By the start of July, California’s raisin grape crop was developing about a week earlier than last year and as much as two weeks ahead of the usual pace. Thompson seedless berries began softening around the third week of June. That follows the start of veraison a week or two earlier in the Fiesta, Selma Pete and Zante Currant fields of the central San Joaquin Valley and home of the state’s raisin industry.

Judging by the bunch counts, raisin production this year should be down some from last year, reports Jerald Rebensdorf, president of Fresno Cooperative Raisin Growers, Inc. At the same time, a lighter crop load should mean less stress on the vines. That, plus the earlier maturity, should mean a good quality crop in terms of sugar levels, he adds.

Pressure from powdery mildew tended to vary this season from one vineyard to another, Rebensdorf notes. “Despite the really dry conditions, some fields, where growers didn’t follow a diligent spray program, had quite a bit of powdery mildew,” he says.

Meanwhile, 100-degree temperatures in mid-June increased the risk of foliage and fruit injury from sulfur burn where growers were using that material to help control the disease.

Growers without deep wells for irrigating their vineyards are facing the biggest production challenge this year. With deliveries of surface-water restricted drastically, if not curtailed altogether, some have been unable to irrigate their crop, according to Rebensdorf.

Also, water stress has left vineyards more vulnerable to damage from mites. “They had already begun showing up in pretty good number in mid-June,” he says. “Most growers have been spraying for them and will probably continue treating them until 30 days before the start of harvest.”

Rebensdorf, himself, grows organic Selma Pete and Thompson seedless grapes near Biola, Calif., where he’s served by the Fresno Irrigation District. In times of normal rainfall, he would be irrigating his vineyards with ditch water throughout the season, beginning in early March. Last year delivery of surface water didn’t begin until April.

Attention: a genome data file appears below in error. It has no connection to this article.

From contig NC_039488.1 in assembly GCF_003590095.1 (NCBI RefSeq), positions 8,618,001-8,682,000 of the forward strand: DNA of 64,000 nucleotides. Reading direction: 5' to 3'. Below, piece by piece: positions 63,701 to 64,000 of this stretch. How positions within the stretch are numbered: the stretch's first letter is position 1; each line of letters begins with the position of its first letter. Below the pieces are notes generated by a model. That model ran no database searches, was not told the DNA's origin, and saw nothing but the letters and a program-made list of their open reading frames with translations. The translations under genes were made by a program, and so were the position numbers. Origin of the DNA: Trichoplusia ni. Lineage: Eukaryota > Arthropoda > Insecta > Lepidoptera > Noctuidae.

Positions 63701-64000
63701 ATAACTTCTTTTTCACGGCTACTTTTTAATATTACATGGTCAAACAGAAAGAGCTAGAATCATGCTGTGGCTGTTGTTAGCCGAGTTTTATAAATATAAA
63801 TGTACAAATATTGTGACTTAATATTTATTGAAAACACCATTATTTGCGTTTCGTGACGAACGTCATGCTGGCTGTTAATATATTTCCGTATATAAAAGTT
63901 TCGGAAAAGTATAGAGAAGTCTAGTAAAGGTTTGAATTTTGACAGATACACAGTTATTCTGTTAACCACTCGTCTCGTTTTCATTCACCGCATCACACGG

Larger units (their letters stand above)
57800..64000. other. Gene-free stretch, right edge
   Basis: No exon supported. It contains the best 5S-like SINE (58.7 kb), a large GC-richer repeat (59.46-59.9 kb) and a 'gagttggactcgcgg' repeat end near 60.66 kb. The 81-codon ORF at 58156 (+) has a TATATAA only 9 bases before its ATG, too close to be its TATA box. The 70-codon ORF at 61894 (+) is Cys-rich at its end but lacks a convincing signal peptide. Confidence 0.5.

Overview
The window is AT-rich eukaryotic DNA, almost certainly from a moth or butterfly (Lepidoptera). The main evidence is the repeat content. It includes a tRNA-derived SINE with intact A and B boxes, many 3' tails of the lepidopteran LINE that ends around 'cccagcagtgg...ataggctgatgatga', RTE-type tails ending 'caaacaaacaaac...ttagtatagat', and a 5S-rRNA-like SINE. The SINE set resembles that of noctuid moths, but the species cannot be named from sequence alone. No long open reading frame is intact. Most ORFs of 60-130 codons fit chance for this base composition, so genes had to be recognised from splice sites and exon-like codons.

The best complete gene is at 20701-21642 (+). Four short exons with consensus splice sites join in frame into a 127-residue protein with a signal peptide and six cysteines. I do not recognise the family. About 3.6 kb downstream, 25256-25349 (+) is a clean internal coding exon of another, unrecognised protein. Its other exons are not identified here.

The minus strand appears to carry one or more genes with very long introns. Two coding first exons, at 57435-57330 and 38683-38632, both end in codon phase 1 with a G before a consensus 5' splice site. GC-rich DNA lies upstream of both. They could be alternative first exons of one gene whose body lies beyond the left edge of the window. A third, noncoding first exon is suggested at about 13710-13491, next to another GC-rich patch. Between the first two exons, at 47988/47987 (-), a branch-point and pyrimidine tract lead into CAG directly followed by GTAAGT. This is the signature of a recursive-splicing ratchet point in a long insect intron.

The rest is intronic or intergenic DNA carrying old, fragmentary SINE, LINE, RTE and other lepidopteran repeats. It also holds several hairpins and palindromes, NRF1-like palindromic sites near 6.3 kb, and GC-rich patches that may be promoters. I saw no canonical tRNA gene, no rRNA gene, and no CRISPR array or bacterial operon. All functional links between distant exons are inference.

At the start of this season, Rebensdorf was expecting to receive water for just 1½ months. However, his deliveries began in early June and now are scheduled to run through the end of July.

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Typically, raisin growers stop irrigating their vineyards at the end of July or the first week of August. This year’s earlier-maturing crop should reduce, if only a little, some of the concerns about running out of water for this year’s crop, Rebensdorf notes. 

Two of his wells went dry this spring. He was able to start pumping water again from one of the wells after lowering the bowls 40 feet. Rebensdorf is replacing the other well with water pumped from an adjacent field.

“A lot of growers are on waiting lists to get new wells drilled,” he says. “Probably at least 10 percent of our raisin growers have had wells go dry this season. In some cases, growers are providing water for neighbors, who have lost a well. Others continue to pump but, due to lower water levels, they’re not getting a full head.”

Following their large 2013 crop, raisin growers are hoping to get the same $1,650-per-ton price or more for their 2014 raisins this year as they did last year.

“Overall, domestic and export shipments through May 31 were up15 percent compared to a year ago,” Rebensdorf says. “The carry-in of raisins for the new marketing year beginning Aug. 1 is likely to be about 130,000 tons. That’s more than we’d like to see. But, that supply should satisfy demand until October, when the new crop comes in.”